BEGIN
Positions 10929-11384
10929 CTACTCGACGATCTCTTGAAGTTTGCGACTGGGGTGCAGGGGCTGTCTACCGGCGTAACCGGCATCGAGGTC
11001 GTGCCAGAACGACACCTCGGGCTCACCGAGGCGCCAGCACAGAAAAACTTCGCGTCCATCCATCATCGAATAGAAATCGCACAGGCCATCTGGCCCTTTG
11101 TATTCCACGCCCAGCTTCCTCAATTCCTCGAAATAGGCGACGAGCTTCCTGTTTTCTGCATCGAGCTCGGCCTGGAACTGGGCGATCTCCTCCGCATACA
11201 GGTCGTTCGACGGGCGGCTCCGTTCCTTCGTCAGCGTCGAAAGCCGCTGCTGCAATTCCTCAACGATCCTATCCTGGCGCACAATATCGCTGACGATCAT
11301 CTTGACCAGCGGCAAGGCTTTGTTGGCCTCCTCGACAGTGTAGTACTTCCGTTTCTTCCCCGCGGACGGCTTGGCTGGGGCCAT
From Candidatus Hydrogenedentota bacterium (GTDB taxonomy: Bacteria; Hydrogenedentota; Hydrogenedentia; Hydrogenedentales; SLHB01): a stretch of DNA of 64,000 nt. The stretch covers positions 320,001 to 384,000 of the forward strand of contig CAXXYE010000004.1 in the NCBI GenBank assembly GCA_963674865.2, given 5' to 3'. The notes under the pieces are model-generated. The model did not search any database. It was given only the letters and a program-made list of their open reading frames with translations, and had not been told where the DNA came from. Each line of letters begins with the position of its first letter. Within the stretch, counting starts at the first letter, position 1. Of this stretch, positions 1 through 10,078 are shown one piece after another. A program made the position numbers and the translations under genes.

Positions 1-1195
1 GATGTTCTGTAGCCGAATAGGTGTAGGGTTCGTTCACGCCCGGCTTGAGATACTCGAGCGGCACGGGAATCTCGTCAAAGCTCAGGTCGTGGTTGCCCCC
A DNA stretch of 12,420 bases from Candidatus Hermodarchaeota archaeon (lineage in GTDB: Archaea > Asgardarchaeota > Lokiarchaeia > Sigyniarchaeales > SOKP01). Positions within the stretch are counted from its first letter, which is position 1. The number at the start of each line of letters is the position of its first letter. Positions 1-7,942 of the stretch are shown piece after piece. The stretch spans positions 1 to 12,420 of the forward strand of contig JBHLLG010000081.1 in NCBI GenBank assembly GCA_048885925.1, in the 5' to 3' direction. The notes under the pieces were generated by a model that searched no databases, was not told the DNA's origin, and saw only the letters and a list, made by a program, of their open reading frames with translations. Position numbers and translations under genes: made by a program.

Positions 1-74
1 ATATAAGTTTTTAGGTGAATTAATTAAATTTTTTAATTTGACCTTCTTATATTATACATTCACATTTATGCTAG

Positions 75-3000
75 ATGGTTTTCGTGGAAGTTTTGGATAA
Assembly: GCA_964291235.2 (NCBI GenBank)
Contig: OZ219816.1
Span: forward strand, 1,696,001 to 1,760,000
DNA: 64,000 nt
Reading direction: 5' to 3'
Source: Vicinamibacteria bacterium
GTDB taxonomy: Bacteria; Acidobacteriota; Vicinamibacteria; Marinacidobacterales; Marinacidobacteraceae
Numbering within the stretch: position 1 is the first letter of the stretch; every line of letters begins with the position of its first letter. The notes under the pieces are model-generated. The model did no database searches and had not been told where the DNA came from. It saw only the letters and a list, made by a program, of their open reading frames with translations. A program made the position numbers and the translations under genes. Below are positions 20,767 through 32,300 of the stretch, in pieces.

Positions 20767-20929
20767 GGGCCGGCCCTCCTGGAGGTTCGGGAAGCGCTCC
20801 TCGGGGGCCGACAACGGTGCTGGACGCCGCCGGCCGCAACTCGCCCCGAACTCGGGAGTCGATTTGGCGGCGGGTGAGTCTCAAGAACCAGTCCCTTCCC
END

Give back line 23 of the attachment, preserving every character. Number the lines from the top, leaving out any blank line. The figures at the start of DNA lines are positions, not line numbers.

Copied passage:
Positions 20767-20929